Alexandra Phillips’ work reexamines disregarded every day objects. She’s able to repurpose old toys, discarded signs, and materials that are specific to her surroundings to give them a sense of materiality and to create a platform to examine the excesses in every day. She defines her role as a “cultural worker.”

During our many conversations, we had a chance to talk to her and see her studio practice at her Bushwick basement workspace and to see her work out of context of her working environment and in a show at her residency at Wave Hill.

Phillips’ work has been included in exhibitions at the Emily Harvey Foundation, White Box and GoodWorks Gallery.

In 2013, she was the first artist to participate in a residency at The Vyrodepseio in Athens, Greece. Most recently, she was a 2014 Van Lier Visual Artist Fellow at Wave Hill.

Philips’ work is currently on view alongside Christine Heindl in a 2-woman show at Songs for Presidents through November 9th.

F: Your surroundings seem really important in your work. Do you seek out objects in your surroundings or travel to find these objects?

AP: I think I seek surroundings that seem to have the potential to contain the things I want to use. I have come to realize that a big part of my practice is meeting and engaging with other people who have access to the materials I seek. Basically I like people, I am curious about others; I think there is a lot to learn in a casual conversation.

This translates to my work as being curious about the materials that inhabit their respective worlds. By being open to interacting with all types of people that hang around here, or work here, or live here, my knowledge of what materials may or may not be available expands and in turn my perspective on my surroundings becomes better informed.

F: Can you talk more about how you find your materials?

AP: Lately I have been replacing found object with acquired object when I write/talk about the materials in my work. It seems a little semantic but I think acquired is a more apt word in my case because it suggests a level of chance while also suggesting a clear act or intentional effort. So I am using things that exist before me, but in most cases there is some obstacle to overcome or some exchange that has to happen before I can get the thing for my work.

AP: I am particularly attracted to materials that are by products of other activities (the cardboard angles used to pack heavy appliances very specifically designed but always thrown away). I have a desire to participate and this is my way of inserting myself into the ebb and flow of the happenings in my neighborhood.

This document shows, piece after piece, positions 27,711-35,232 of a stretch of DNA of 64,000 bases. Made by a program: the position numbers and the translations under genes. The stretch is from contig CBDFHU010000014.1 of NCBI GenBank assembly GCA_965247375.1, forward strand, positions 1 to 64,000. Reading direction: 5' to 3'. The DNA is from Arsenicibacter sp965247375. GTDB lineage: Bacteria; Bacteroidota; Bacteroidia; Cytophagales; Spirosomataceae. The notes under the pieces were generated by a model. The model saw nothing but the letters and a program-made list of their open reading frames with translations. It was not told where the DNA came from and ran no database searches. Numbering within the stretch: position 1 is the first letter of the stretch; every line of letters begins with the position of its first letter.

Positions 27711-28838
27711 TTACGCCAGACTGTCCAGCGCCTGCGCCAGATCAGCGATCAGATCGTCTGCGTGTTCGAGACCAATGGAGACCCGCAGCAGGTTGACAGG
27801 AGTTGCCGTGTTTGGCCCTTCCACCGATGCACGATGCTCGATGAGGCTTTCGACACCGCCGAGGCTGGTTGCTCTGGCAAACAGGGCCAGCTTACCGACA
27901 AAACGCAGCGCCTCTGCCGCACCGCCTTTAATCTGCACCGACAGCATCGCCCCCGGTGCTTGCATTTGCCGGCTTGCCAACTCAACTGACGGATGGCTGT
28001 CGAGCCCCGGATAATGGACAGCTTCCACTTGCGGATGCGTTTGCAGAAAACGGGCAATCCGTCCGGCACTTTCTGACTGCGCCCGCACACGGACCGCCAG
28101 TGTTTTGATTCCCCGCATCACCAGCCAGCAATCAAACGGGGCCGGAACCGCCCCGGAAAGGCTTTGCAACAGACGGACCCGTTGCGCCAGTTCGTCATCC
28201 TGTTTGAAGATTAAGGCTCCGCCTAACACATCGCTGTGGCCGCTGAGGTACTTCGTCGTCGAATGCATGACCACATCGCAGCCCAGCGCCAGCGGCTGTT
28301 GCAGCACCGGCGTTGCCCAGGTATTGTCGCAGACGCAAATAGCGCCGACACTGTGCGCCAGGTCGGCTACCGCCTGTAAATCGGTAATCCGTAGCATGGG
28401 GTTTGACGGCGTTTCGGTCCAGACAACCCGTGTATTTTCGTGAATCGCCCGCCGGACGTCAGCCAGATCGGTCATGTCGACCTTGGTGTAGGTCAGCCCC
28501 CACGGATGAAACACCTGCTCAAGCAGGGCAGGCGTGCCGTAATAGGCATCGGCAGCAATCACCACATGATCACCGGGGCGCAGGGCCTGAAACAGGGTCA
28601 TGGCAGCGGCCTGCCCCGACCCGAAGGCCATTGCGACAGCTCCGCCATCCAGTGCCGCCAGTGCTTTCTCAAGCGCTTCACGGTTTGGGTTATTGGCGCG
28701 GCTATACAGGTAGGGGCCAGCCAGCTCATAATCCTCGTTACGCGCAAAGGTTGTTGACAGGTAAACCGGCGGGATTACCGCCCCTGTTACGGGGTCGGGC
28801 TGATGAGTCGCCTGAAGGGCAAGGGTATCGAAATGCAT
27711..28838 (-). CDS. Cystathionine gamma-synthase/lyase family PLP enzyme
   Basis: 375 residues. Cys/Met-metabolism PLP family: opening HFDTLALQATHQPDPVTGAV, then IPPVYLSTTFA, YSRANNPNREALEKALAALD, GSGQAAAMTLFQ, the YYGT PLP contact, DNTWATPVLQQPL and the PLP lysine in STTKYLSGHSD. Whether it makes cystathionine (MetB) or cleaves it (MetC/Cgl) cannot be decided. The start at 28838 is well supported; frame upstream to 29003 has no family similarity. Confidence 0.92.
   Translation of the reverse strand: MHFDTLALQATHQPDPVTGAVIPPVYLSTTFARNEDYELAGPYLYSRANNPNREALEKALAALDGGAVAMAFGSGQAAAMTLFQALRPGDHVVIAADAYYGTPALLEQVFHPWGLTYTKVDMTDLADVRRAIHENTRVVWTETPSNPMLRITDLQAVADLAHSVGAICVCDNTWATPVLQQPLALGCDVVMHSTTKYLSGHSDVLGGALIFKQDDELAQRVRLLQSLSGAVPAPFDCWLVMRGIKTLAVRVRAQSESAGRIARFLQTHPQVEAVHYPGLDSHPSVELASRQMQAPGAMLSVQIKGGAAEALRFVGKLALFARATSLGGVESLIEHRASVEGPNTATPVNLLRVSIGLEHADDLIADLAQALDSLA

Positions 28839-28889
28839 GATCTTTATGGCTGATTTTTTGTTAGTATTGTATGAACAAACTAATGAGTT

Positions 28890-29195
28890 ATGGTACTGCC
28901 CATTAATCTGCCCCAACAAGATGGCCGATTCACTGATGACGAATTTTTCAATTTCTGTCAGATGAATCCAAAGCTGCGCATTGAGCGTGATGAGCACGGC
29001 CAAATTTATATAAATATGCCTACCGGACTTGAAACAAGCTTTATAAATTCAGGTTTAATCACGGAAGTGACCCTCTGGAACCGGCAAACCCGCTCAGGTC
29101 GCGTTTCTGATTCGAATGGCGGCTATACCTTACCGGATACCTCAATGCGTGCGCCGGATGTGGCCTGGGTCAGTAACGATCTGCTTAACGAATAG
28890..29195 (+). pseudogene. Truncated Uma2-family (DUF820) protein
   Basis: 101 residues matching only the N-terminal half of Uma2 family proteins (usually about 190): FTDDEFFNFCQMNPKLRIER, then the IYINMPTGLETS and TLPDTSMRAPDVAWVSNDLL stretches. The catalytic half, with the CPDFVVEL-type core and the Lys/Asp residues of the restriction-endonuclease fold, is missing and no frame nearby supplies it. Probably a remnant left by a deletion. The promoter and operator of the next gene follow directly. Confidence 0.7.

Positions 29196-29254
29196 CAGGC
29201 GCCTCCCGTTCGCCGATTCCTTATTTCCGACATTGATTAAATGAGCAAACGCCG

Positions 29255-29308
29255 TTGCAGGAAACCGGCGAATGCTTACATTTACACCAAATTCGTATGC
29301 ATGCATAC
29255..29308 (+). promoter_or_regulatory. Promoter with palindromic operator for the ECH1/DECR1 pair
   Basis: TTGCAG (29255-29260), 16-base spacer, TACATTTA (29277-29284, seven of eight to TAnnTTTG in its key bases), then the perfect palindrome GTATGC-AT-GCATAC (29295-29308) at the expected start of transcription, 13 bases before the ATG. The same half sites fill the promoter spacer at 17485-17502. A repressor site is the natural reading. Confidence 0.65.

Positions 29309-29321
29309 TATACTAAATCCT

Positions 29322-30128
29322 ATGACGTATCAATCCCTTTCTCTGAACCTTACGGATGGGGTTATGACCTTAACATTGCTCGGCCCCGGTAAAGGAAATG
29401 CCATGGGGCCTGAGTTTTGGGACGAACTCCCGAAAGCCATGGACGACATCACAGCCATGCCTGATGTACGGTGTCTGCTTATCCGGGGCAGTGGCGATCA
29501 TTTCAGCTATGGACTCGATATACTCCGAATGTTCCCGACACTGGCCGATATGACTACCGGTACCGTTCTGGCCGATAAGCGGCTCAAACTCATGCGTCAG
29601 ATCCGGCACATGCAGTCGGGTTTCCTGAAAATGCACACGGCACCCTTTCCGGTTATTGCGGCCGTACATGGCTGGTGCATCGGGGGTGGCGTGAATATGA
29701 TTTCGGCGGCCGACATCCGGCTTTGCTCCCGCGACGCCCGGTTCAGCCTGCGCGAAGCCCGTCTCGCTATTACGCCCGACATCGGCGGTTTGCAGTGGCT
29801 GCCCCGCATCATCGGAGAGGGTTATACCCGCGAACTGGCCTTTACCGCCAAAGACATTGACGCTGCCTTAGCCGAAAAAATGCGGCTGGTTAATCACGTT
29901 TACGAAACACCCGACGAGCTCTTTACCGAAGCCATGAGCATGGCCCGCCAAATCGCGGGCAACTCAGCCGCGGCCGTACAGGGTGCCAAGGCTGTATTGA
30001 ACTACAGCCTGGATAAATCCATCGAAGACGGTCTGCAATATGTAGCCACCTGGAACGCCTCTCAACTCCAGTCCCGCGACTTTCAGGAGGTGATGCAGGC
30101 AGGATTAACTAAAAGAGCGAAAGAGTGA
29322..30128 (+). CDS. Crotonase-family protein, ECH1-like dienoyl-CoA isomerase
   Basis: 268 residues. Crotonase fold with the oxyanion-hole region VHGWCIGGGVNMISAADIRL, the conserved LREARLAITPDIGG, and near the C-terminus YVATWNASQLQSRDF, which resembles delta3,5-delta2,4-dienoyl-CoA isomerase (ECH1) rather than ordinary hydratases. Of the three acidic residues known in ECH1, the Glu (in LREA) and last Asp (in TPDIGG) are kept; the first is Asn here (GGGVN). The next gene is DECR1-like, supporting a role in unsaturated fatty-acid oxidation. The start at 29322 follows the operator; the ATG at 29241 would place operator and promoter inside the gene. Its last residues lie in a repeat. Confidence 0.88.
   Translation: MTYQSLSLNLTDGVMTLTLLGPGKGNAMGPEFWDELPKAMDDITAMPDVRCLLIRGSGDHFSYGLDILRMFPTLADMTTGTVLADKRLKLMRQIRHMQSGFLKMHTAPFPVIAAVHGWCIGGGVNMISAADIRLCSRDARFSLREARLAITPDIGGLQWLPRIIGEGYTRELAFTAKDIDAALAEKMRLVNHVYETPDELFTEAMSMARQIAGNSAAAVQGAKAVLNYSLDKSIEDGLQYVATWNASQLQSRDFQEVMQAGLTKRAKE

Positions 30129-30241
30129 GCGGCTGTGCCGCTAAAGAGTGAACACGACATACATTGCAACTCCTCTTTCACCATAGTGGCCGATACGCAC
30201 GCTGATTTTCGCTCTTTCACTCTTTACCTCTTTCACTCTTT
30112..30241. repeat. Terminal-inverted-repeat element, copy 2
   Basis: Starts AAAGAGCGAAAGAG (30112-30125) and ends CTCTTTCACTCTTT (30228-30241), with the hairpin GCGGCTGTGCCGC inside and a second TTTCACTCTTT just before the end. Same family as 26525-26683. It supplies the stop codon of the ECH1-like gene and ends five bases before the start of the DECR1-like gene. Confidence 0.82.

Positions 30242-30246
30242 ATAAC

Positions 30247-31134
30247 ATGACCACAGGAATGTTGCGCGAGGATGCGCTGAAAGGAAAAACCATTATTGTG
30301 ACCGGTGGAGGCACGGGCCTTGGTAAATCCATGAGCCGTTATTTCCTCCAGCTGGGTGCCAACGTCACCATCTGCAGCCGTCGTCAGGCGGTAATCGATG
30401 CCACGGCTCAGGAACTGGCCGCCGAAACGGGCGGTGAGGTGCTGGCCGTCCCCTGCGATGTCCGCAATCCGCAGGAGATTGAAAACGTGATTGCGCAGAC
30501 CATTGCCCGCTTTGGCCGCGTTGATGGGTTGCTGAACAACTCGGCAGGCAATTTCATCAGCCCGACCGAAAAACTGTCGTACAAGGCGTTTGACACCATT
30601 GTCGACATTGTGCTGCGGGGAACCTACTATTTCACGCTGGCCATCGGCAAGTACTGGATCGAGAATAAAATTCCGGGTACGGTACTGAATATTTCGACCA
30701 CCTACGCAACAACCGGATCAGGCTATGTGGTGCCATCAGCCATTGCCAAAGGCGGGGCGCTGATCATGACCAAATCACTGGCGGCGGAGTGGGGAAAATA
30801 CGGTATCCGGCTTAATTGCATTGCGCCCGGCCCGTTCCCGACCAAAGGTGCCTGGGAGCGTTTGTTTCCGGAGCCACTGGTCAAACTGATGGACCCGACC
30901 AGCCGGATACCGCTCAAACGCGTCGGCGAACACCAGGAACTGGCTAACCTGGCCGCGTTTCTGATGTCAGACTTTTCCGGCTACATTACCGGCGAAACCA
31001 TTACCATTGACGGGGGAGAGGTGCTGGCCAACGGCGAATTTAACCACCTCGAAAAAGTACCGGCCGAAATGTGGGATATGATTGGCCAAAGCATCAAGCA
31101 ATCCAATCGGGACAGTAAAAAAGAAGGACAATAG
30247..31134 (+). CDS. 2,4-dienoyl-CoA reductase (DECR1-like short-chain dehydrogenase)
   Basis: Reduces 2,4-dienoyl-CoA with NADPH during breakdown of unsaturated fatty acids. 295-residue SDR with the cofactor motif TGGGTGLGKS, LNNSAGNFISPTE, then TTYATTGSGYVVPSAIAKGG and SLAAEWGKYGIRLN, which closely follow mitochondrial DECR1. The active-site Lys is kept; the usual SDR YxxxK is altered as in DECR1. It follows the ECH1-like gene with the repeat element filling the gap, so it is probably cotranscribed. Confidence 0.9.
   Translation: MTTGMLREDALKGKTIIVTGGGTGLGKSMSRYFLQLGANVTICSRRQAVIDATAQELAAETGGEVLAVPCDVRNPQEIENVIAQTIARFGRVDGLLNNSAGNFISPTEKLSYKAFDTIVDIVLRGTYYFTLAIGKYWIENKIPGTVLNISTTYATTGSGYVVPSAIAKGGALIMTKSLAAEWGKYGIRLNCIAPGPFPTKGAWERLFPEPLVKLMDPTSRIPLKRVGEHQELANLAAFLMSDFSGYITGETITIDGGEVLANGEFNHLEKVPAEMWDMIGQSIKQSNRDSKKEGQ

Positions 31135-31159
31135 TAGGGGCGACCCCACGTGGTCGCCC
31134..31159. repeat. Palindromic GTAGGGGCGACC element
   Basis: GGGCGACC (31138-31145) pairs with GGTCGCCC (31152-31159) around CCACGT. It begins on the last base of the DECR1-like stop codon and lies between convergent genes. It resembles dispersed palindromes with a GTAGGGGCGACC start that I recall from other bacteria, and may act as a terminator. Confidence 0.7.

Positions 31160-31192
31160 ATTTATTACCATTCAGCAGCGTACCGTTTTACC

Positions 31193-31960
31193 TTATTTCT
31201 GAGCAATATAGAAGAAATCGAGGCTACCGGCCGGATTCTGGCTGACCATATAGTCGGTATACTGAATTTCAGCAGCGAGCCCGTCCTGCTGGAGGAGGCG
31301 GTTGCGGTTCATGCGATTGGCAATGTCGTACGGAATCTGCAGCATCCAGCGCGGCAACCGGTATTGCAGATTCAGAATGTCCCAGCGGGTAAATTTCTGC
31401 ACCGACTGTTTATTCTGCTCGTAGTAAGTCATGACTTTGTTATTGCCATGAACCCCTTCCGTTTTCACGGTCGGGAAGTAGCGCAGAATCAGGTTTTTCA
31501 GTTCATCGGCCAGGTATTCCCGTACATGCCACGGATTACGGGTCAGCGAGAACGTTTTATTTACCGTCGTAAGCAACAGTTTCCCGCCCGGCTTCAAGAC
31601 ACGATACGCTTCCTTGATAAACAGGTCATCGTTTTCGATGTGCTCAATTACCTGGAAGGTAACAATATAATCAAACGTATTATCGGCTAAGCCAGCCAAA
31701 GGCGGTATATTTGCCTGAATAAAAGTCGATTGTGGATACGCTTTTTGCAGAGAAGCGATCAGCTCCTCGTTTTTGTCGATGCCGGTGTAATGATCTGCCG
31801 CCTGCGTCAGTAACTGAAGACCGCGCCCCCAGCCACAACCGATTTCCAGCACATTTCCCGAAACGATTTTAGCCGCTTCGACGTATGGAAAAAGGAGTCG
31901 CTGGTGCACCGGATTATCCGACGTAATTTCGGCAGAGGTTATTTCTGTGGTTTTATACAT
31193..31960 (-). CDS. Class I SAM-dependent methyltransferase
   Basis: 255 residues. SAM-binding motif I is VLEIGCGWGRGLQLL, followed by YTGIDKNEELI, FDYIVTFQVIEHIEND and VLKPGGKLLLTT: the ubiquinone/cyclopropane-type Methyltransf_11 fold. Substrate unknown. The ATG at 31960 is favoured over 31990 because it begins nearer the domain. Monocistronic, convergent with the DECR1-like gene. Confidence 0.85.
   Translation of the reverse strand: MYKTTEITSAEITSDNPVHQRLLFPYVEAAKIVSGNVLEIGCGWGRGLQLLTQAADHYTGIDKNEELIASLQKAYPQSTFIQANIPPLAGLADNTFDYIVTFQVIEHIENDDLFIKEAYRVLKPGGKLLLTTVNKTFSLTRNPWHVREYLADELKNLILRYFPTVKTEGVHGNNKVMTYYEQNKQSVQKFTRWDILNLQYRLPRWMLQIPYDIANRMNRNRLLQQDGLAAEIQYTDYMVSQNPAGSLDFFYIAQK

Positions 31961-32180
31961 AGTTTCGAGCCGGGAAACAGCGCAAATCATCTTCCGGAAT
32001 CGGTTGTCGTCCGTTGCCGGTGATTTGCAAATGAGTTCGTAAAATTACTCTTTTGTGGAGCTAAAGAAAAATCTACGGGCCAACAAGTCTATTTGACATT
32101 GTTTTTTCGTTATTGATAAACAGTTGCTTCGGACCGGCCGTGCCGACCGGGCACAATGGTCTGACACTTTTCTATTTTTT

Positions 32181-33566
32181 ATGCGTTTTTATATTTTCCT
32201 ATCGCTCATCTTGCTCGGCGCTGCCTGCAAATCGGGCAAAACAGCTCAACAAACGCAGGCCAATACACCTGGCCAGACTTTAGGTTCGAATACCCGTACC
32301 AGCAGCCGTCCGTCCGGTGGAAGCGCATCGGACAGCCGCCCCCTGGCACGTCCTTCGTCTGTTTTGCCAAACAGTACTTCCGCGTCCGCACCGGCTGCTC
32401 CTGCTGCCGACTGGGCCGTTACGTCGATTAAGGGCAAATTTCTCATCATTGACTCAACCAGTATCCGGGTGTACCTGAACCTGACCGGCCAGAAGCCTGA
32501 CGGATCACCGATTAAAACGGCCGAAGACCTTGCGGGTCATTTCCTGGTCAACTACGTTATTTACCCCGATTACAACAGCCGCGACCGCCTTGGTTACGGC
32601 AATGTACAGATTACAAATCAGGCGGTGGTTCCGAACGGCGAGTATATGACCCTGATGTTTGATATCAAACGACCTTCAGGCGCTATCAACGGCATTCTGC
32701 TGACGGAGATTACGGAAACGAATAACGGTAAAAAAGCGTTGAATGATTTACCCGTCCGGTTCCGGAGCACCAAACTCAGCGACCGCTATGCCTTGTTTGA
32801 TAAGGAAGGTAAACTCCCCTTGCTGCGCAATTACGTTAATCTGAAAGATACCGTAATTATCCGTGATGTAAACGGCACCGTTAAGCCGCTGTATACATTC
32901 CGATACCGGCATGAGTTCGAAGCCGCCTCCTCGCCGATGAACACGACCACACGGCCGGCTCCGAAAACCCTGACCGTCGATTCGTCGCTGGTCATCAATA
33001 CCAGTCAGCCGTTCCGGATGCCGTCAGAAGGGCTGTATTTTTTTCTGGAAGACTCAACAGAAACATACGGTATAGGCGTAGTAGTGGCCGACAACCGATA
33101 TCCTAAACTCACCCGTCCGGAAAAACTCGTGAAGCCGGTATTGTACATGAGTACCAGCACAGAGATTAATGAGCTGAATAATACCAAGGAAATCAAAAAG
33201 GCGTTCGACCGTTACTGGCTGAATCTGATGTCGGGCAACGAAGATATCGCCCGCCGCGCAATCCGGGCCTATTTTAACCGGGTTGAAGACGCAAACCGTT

AP: I like things that seem in unlimited supply (egg crates outside bakeries in Chinatown evening, grocery store coupons in your fence) I am puzzled by the insane amount of materials and goods that human beings put into the world. We have this tendency this need to fill up our surroundings with something, anything! I am interested in that cycle and that compulsion. I look upon it fondly, it has brought forth some of the most pointless things as well as the most useful.

F: There’s a conscious decision about where these things have been through the way they are presented. Can you talk about the different modes of presentation you employ like the platforms to the wall pieces?

AP: I work with such a broad range of materials because I like my studio practice to be fluid. When I am making a piece, it feels similar to solving a puzzle. I’ve already made the choice of what is available to work with during the collection process. Next it is a matter of taking advantage of the inherent characteristics of each thing, I try to find a place where material and idea meet and that’s how I know the form a piece should take. I think about my freestanding pieces as containing their own presentation method. So even though the work might take the format of pedestal and object, I think of the thing as being an autonomous work, top to bottom. I think the space between floor and object is an exciting place and I have come up with various methods of activating it, such as the plaster covered cardboard “pedestals”.

“Photo by Stefan Hagen , Installation view, Sunroom Project Space, Wave Hill, Bronx, NY

AP: I go back and forth between making works that are self-contained and things that are more dependent on the space they are in and the architectural elements in it. So a lot of works in my low ceiling studio span floor to ceiling and depend on those as a method of support (see any pics from TempWork).

AP: I think I am guided by the condition of the thing I am working with. I find myself doing a kind of restoration, not to make the thing look new necessarily, but to highlight its condition at the time.

You can see more of Alexandra Phillips’s works at